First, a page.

Do any of these sound familiar?
In a “spin-along” system, the parent company spins out an R&D project as a separate company, with the right of first refusal to spin it back in. The authors claim that Cisco does this, and Deutsche Telekom began such a program.
Contrary to the authors’ claims, Cisco did very few spin-ins, as I verified with a contact who was formerly an exec with them.
The authors note the problems with such a scheme. There is jealousy in the employees still in the parent company, and disappointment among the spun-back-in employees (who were important executives with some autonomy in the spun-out unit, but now they’re just mid-level executives again).
If the spun-out company fails, presumably the employees are allowed to rejoin the parent, chastened but wiser. If it does well, though, the parent company benefits from that success, much greater than the parent could have achieved on its own.
What PARC Actually Did Later
Finally, if we’re trying to figure out how PARC’s inventions should have been commercialized, we shouldn’t neglect how they actually did it after the early days. We’ll look at a couple of examples, where PARC launched a startup to commercialize its technology. In “Graceful exits and missed opportunities: Xerox's management of its technology spin-off organizations." (Henry Chesbrough, Business History Review 76.4 (2002)) the author reviews many of the companies that PARC allowed to leave Xerox.
Chesbrough notes that there was substantial resistance within Xerox to most of these startups. Bill Spencer, who took over PARC in 1983, had a rule of “no additional capital” which helped overcome the resistance. In most cases, a researcher could leave Xerox and receive a license to the technology that he or she had helped develop at PARC and perhaps some of their equipment, in return for which Xerox got an equity stake in the company, but contributed no additional funds. On the plus side, the founders had to attract outside investors; on the minus side, it limited the potential gain to Xerox.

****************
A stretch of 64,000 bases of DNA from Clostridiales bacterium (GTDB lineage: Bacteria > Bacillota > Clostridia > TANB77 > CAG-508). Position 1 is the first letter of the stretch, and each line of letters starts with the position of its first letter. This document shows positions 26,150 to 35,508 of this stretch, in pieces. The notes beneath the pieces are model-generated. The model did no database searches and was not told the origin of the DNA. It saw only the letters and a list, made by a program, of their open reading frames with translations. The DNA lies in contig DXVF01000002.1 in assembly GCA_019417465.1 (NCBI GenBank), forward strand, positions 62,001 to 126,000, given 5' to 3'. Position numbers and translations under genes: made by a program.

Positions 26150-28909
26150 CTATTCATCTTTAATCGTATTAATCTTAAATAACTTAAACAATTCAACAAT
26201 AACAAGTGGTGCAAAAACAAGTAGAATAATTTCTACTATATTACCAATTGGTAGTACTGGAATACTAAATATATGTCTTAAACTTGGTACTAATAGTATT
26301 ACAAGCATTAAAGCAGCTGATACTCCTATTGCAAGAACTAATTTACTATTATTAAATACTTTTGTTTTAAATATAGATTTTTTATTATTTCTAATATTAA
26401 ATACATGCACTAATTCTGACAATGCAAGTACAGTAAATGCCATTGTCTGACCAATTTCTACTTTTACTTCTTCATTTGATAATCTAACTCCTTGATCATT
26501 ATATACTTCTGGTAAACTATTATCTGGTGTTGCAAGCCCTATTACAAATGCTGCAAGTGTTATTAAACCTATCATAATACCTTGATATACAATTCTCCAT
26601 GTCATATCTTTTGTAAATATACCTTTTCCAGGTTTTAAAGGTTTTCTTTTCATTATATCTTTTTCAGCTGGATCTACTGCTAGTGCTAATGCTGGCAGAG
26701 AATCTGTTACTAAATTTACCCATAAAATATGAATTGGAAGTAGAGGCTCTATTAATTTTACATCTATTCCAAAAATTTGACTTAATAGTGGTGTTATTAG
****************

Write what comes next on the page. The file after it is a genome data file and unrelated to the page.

Spectra Diode Labs
Spectra Diode Labs (SDL) was established as a joint venture of Spectra-Physics and Xerox, in April 1983. SDL was a result of laser diode research by PARC researchers including Donald Scifres, Robert Burnham, and William Striefer. Xerox and Spectra-Physics each had 40% of the company, with 20% for employees. Xerox put up no additional capital.
This was launched fairly close in time to the Xerox Star, so it’s interesting to ask “what was unique about it?” For one thing, Xerox’s need for laser diodes could be met by just buying them from a supplier, and those needs alone were not enough to support the very large scale production that would bring prices down. There was no question about whether owning laser diodes was “strategic” to Xerox.
To quote Chesbrough :
In 1992, Xerox realized a return of $15 million when the SDL management, led by Scifres, performed a cash buyout of both Spectra-Physics (itself now owned by Ciba-Geigy) and Xerox’s shares for $30.3 million. Three years later, in 1995, SDL went public at a market capitalization of $50 million. Recently, SDL experienced a tremendous surge in its growth, as its technology was applied beyond printers to high-speed optical communication switches. This proved to be a fortuitous new application for its technology, and the company was acquired by JDS Uniphase. The transaction was announced at an astounding $41.3 billion in June of 2000, though this value declined to $13 billion by the time the transaction closed in February of 2001. This amount again exceeded the total market value of Xerox in February of 2001. [emphasis added]
In other words, it was a big win for Xerox. It could have been much bigger.
Synoptcs was founded in 1985 by a couple of PARC managers, Andy Ludwick and Ron Schmidt, intending to use a technology called AstraNet for Ethernet over optical fibers. As Chesbrough relates it:
SynOptics was another PARC spin-off incorporated by two Xerox managers, Andy Ludwick and Ron Schmidt, in October 1985. Ludwick had come to Xerox from SDS in 1969 and had served in a variety of mid level management and sales positions. At PARC, Schmidt had developed an Ethernet system, then called AstraNet, that could operate on an optical cabling system. This would allow much faster transmission of network data than that offered by the coaxial cabling, which was the standard cabling at the time. For nearly two years the pair tried to sell the technology for adoption within an existing Xerox division. They encountered three key impediments, as Ludwick explained:
[First] none of Xerox’s operating divisions was interested in AstraNet because they did not have the right sales force to sell this system…. [Second], the divisions did not believe that it was possible to commercialize AstraNet within the limited window of opportunity that existed. They viewed everything in terms of copier machines, and it usually took four years to roll-out a new copier. Finally, since I thought that the market for AstraNet was at most $100 million, no one at Xerox wanted to invest any time in the technology.
Once on their own, Ludwick and Schmidt realized that the real market opportunity was not optical fiber but unshielded twisted-pair (UTP) wiring. UTP wiring was what was commonly found in offices, and customers loved not needing to run coaxial cable. Twisted pair wiring is almost universal now and “Ethernet” is the only game in town. You can buy one of their switches on eBay: